side-footed, with his right foot, low into the bottom left corner, as
Zubizarreta dived the wrong way after once again ending up two yards from his
Nadal shot right-footed, low to the
right of centre, but Seaman took a step off his line and guessed correctly, to
turn it away with his right arm.
Why did England
The partisan home crowd gave
England a distinct advantage, after a game in which Spain were the better
side, though similar situations have had the opposite effect on home teams in
some shootouts. Certainly, Stuart Pearce’s emotional outburst after his
successful kick, fired up the crowd. Zubizarreta, like Peter Shilton in 1990,
had based his reputation as a goalkeeper on expert positional sense, narrowing
down the angle, rather than relying on instinctive reaction saves. As a young
goalkeeper, ten years earlier, he had been woeful in Spain’s World Cup exit on
penalties, diving too early and the wrong way, as the kickers were able to
wait for him to make his move. It is clear that he adapted his technique when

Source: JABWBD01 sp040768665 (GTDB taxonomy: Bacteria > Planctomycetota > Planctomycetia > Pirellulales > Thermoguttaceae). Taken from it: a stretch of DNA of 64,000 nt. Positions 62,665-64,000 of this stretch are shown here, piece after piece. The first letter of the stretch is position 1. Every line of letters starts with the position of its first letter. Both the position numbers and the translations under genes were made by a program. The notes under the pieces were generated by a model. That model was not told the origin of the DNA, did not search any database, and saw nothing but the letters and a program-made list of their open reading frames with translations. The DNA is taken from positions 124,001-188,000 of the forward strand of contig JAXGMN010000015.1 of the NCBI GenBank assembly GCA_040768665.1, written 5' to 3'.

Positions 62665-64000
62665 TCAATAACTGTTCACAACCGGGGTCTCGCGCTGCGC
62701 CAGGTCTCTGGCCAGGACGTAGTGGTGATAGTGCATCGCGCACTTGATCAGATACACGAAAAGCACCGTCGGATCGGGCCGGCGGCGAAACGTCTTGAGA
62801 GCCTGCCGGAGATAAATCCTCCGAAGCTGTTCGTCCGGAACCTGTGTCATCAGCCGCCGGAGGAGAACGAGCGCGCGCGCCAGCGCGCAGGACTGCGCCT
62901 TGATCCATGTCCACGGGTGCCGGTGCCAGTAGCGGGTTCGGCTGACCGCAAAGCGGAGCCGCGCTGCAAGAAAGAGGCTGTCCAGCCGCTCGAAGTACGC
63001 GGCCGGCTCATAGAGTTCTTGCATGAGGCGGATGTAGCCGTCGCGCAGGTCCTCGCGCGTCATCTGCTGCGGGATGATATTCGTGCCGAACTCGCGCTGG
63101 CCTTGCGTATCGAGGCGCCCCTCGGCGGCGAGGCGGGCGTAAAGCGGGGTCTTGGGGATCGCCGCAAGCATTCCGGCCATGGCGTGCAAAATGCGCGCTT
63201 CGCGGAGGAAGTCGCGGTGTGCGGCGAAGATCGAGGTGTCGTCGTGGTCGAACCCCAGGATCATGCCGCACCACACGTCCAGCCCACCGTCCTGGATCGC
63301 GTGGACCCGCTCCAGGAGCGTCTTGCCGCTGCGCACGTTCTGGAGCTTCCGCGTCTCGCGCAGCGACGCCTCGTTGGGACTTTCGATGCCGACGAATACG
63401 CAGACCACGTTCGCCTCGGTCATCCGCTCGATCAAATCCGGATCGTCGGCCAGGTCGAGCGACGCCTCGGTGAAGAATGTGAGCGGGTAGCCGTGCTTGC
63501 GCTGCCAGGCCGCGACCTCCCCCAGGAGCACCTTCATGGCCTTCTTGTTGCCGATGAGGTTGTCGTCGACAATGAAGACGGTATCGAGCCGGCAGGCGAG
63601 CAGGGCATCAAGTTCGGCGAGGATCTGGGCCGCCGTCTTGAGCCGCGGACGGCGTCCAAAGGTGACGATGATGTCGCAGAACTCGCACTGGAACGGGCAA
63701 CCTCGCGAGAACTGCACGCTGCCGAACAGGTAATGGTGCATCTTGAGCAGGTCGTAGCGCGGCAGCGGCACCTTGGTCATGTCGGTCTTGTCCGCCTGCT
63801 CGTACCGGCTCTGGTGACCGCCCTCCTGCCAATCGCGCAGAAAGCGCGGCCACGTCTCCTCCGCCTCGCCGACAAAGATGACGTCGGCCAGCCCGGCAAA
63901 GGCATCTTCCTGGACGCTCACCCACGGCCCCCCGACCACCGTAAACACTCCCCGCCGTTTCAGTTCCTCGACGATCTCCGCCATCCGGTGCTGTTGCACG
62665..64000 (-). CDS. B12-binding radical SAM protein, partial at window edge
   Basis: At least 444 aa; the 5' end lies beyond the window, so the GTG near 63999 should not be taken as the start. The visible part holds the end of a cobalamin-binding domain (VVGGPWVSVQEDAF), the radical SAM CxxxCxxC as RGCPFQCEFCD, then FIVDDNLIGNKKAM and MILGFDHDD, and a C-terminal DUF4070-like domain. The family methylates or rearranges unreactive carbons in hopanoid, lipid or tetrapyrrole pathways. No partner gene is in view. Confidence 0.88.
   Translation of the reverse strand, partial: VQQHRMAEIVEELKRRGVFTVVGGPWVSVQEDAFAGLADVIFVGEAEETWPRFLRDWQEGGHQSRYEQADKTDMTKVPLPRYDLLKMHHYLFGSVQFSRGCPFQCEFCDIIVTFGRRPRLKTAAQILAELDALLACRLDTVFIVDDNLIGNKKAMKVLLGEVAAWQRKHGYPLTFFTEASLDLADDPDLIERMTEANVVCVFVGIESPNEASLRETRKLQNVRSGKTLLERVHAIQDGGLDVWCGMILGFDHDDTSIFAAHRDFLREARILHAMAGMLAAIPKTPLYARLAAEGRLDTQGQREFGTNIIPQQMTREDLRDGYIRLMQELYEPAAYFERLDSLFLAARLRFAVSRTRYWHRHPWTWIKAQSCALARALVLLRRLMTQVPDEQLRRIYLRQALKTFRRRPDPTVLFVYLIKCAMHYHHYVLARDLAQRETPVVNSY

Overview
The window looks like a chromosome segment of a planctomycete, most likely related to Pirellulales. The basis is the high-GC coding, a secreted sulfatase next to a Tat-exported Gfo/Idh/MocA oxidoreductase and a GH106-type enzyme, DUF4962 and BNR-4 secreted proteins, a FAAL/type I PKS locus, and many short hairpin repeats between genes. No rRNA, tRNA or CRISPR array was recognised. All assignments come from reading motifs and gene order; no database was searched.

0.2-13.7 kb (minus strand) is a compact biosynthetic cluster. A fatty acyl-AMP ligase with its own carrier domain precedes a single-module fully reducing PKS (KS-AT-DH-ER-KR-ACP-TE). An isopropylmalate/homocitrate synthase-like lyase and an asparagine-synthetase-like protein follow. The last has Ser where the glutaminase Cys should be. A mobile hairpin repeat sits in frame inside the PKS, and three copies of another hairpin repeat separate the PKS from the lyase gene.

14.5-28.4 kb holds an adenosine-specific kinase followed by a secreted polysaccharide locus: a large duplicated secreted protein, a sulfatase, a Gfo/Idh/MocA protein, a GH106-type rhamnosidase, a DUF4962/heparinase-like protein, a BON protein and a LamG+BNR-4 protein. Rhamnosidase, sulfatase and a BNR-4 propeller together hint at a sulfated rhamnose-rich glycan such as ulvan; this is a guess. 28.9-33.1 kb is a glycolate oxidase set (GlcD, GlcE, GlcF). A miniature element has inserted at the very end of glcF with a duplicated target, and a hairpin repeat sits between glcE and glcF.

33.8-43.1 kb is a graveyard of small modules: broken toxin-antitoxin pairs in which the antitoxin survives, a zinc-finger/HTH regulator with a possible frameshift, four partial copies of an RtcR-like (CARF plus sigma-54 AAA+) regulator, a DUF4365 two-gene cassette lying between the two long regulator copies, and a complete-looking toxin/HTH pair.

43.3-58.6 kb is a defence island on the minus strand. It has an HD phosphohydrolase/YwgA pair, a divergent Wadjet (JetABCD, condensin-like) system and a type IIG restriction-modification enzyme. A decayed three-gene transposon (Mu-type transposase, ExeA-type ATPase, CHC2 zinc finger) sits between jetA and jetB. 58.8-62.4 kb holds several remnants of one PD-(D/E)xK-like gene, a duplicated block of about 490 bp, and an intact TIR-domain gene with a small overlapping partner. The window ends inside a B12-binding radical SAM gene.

facing spot-kicks over the years and his strategy against England was to gain
as many steps as possible before the kick was taken. All obviously illegal,
but without risk, as referees never penalised goalkeepers for leaving their
line in shootouts. Ironically, this tactic could have cost his country a place
in the semi-finals, because by taking a couple of steps off the line and
‘narrowing the angle of opportunity for the kicker’, Zubizarreta,
inadvertently, gave himself less time and room to stretch and cover his goal
as the shots flew past him. Indeed, he got a faint touch to the first kick,
from Shearer, when a yard from his line. If he’d stayed on his line, the
spring from that position may have enabled him to get a stronger hand to the
ball. Having ‘got away’ with leaving his line for the first two kicks,
Zubizarreta managed to get further off his line for the other two kicks, in
his desperate attempts to save. Unfortunately for him, all four of England’s
kicks were hit confidently, either in or close to the corner of the net. Had
they been less so, his strategy may have worked. It should be noted that
Seaman also left his line early for each of Spain’s kicks, though to a lesser
degree, but with Spain’s penalty-taker, Hierro missing their first kick, they
were always under more pressure than England to recover.
This seemingly unique success in
England’s penalty shootout history was quickly forgotten, as just four days
later, they were eliminated in the semi-finals, on penalties, inevitably, by